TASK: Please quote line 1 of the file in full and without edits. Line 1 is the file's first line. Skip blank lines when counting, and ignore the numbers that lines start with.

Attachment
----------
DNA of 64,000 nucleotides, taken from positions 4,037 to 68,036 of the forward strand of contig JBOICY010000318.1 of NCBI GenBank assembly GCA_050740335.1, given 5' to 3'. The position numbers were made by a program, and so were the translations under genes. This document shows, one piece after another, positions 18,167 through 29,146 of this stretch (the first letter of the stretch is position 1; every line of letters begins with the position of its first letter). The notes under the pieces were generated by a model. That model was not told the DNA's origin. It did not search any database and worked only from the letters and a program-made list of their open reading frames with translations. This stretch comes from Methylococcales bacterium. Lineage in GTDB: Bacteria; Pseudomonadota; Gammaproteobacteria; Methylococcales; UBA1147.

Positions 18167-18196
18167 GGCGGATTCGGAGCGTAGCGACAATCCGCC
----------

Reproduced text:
DNA of 64,000 nucleotides, taken from positions 4,037 to 68,036 of the forward strand of contig JBOICY010000318.1 of NCBI GenBank assembly GCA_050740335.1, given 5' to 3'. The position numbers were made by a program, and so were the translations under genes. This document shows, one piece after another, positions 18,167 through 29,146 of this stretch (the first letter of the stretch is position 1; every line of letters begins with the position of its first letter). The notes under the pieces were generated by a model. That model was not told the DNA's origin. It did not search any database and worked only from the letters and a program-made list of their open reading frames with translations. This stretch comes from Methylococcales bacterium. Lineage in GTDB: Bacteria; Pseudomonadota; Gammaproteobacteria; Methylococcales; UBA1147.